I returned to teach in Primary mainstream education, until I took an extended break to bring up my children. In 2004, I decided to return to teaching and completed a six month ‘Primary - Return to Teaching Course’ at Hope University, Liverpool, this included an extended voluntary teaching placement in a local Primary School. The completion of the course enabled me to update my knowledge, skills and practices based around the National Curriculum Key Stages. My first SEN role was working as a Home Tutor with excluded pupils in the local area, based in their own homes. This was a challenging role, as often pupils had experienced underlying social, emotional or behavioural difficulties, together with other learning difficulties. Many pupils were disengaged with learning, as a tutor I would have to work patiently to break down any potential barriers by re-engaging them as a learner. As a teacher, I would be non- judgemental towards previous negative episodes they had perhaps experienced in school and would work to build a positive relationship with the pupil and their family. The pupil’s own interests would often be a good starting point to enable them to re-engage in the learning process.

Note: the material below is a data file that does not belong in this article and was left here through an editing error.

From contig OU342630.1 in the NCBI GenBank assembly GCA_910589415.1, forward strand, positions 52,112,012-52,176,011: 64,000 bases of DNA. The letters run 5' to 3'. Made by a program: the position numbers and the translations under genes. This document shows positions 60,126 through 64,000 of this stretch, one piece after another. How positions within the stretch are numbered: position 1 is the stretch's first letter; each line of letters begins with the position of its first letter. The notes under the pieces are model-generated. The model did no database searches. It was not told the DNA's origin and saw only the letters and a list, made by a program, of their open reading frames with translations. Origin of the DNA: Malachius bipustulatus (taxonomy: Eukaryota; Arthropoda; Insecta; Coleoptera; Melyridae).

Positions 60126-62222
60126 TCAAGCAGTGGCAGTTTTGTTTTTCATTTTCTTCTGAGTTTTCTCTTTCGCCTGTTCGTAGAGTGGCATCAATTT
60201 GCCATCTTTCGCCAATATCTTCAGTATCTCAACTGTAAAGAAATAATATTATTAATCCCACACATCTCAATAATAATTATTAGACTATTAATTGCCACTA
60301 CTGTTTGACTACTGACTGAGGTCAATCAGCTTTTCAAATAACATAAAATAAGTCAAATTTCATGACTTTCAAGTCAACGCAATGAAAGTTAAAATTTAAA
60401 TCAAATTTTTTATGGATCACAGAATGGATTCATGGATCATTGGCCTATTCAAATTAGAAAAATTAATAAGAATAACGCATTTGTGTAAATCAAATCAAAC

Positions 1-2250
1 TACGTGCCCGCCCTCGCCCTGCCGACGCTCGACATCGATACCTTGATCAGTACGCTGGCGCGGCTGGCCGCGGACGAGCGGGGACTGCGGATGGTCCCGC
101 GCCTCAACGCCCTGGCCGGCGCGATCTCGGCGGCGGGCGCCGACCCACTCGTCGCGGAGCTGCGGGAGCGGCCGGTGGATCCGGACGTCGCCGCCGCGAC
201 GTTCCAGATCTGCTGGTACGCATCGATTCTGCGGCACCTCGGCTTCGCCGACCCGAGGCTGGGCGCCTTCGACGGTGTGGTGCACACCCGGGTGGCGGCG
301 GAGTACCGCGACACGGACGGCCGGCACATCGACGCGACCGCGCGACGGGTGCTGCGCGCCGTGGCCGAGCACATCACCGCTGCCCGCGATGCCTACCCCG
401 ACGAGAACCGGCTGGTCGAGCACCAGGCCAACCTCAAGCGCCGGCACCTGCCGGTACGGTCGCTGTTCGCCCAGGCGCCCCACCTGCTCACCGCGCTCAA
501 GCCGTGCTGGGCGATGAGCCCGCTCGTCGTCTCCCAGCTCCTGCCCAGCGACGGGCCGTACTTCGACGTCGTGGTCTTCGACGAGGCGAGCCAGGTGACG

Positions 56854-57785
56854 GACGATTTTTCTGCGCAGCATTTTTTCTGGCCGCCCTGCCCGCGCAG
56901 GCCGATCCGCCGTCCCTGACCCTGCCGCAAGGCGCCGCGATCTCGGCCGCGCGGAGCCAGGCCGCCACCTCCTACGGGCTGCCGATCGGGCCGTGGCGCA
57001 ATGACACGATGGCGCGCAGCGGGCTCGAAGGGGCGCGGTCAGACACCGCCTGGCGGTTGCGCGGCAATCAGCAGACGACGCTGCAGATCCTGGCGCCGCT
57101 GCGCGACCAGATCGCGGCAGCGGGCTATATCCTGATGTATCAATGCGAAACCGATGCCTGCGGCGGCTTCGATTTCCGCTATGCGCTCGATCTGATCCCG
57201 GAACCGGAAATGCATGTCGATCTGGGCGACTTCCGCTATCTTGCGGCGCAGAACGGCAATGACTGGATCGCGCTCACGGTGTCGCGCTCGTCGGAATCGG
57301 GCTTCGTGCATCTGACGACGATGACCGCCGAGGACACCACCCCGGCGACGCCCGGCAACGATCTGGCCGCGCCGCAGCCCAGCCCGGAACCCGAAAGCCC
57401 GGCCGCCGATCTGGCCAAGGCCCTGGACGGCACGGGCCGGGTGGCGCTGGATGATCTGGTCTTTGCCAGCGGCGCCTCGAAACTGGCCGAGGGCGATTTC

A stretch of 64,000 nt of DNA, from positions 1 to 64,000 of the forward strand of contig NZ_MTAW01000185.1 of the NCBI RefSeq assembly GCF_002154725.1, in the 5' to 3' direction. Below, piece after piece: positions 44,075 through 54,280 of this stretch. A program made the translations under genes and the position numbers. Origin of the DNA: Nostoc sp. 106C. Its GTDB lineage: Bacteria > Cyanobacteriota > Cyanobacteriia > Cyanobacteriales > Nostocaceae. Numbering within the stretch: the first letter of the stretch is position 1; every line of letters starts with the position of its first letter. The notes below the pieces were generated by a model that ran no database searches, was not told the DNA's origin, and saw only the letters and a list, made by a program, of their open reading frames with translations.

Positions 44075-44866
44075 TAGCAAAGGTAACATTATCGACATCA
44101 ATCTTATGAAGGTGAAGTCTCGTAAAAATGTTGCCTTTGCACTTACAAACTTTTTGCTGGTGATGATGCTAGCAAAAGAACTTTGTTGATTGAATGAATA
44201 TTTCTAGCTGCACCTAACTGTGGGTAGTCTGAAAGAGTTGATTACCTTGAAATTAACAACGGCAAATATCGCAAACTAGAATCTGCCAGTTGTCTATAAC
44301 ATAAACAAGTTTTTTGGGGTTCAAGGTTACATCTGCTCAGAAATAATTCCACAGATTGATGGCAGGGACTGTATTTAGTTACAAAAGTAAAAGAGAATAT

My initial post as a Home Tutor developed into the role of Behaviour Support Teacher for 8 years at a Short Stay School, again working with excluded pupils. I was able to adopt the same teaching strategies I had deployed in my one to one role but extend them to small group work. I demonstrated that I could be flexible and adaptable in my planning skills, often thinking ‘on my feet’, devising emergency lessons with little planning and few resources. I also regularly made my own teaching resources, ensuring that each subject and task was differentiated to meet the needs of the pupil. Although the pupil had often displayed unacceptable behaviour at their own school, this often-masked other underlying learning difficulties.